Improved survival using intensity-modulated radiation therapy in head and neck cancers: A SEER-Medicare analysis



This article is corrected by:

  1. Errata: Erratum: Improved survival using intensity-modulated radiation therapy in head and neck cancers: A SEER-Medicare analysis Volume 120, Issue 11, 1754, Article first published online: 22 February 2014

  • This work has been accepted for an oral presentation at the 2013 Annual Meeting of the American Society for Radiation Oncology (ASTRO), September 22-25, 2013, Atlanta, Georgia.

  • We acknowledge that this study used the linked SEER-Medicare database. The interpretation and reporting of these data are the sole responsibility of the authors. The authors acknowledge the efforts of the Applied Research Program, National Cancer Institute; the Office of Research, Development and Information, Centers for Medicare and Medicaid Services; Information Management Services (IMS), Inc.; and the SEER Program tumor registries in the creation of the SEER-Medicare database.



Intensity-modulated radiation therapy (IMRT) is a technologically advanced, and more expensive, method of delivering radiation therapy with a goal of minimizing toxicity. It has been widely adopted for head and neck cancers; however, its comparative impact on cancer control and survival remains unknown. The goal of this analysis was to compare the cause-specific survival (CSS) for patients with head and neck cancers treated with IMRT versus non-IMRT from 1999 to 2007.


CSS was determined using the Surveillance, Epidemiology, and End Results (SEER)-Medicare database and analyzed regarding treatment details, including the use of IMRT versus non-IMRT, using claims data. Hazard ratios (HRs) were estimated by the frailty model with a propensity score matching cohort and instrumental variable analysis.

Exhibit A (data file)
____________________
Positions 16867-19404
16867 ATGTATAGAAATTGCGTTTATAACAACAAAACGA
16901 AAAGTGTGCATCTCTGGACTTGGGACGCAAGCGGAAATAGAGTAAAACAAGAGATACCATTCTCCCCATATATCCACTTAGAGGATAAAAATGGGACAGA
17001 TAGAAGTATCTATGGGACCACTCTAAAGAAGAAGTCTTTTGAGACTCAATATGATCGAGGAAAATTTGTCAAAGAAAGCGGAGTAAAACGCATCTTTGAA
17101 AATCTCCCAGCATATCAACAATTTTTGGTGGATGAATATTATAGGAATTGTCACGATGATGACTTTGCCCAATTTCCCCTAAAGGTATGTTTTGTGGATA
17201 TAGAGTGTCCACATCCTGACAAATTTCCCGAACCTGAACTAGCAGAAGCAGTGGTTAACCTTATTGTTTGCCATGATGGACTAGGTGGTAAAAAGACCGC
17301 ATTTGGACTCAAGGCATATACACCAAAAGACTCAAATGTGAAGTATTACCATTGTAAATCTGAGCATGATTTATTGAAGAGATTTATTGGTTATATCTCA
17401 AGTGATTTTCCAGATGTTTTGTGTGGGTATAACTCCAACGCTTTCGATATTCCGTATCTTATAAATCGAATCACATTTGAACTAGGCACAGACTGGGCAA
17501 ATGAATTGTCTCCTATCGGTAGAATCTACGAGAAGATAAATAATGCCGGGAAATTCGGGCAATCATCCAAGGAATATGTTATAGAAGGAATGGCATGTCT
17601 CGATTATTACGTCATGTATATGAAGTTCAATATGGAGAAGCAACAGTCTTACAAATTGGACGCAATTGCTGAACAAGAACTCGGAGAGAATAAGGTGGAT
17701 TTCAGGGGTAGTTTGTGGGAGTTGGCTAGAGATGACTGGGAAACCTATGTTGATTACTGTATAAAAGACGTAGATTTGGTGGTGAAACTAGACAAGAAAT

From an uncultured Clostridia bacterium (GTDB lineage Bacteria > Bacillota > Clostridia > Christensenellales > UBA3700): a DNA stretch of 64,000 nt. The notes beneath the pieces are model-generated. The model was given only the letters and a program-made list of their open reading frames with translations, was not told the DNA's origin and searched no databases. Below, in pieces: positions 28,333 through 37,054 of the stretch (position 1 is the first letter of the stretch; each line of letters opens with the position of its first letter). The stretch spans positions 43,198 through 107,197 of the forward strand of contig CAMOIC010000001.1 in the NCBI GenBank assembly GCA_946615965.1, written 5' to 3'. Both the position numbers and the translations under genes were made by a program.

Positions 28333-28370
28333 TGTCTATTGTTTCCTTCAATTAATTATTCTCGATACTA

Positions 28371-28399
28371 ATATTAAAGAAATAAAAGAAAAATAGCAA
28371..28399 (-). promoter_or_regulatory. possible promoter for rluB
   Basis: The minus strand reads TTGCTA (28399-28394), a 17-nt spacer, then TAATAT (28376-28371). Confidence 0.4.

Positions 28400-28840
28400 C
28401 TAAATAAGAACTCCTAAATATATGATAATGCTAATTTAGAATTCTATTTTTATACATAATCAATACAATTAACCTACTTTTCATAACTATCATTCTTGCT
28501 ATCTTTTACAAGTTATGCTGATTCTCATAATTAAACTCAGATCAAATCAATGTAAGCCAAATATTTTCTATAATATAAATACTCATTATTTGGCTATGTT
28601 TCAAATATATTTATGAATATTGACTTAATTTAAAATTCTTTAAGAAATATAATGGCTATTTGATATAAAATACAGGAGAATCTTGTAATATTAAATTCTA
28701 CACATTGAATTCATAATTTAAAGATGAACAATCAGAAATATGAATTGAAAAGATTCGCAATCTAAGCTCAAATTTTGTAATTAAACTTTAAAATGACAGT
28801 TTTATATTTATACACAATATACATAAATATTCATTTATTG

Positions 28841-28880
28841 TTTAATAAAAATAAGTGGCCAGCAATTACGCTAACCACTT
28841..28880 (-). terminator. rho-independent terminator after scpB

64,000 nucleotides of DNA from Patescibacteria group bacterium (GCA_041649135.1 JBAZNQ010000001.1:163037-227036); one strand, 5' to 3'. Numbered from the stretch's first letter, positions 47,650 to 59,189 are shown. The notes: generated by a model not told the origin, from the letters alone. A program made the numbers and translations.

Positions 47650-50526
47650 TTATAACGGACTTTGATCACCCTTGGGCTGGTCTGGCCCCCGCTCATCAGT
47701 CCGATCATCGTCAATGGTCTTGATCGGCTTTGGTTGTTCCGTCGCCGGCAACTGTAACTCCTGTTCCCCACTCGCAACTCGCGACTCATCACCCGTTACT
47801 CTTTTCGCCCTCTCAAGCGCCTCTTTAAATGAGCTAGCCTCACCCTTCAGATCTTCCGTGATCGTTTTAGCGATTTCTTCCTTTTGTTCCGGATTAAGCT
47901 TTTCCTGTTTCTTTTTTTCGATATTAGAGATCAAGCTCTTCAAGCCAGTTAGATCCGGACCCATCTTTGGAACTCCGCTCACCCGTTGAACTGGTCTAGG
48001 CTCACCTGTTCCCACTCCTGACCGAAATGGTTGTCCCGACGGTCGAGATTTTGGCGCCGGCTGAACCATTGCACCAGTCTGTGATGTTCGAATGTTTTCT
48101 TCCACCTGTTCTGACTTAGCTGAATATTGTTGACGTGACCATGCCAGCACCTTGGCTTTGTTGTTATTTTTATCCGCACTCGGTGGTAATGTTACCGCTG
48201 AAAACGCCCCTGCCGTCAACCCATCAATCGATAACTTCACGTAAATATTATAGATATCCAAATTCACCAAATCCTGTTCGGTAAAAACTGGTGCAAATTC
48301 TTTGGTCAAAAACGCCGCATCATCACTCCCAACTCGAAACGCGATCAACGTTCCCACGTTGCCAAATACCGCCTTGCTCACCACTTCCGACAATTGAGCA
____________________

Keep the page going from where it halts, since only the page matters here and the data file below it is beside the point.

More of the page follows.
A total of 3172 patients were identified. With a median follow-up of 40 months, patients treated with IMRT had a statistically significant improvement in CSS compared with those treated with non-IMRT (84.1% versus 66.0%; P < .001). When each anatomic subsite was analyzed separately, all respective subgroups of patients treated with IMRT had better CSS than those treated with non-IMRT. In multivariable survival analyses, patients treated with IMRT were associated with better CSS (HR = 0.72, 95% confidence interval  = 0.59 to 0.90 for propensity score matching; HR = 0.60, 95% confidence interval = 0.41 to 0.88 for instrumental variable analysis).


Patients with head and neck cancers who were treated with IMRT experienced significant improvements in CSS compared with patients treated with non-IMRT techniques. This suggests there may be benefits to IMRT in cancer outcomes, in addition to toxicity reduction, for this patient population. Cancer 2014;120:702–710. © 2013 American Cancer Society.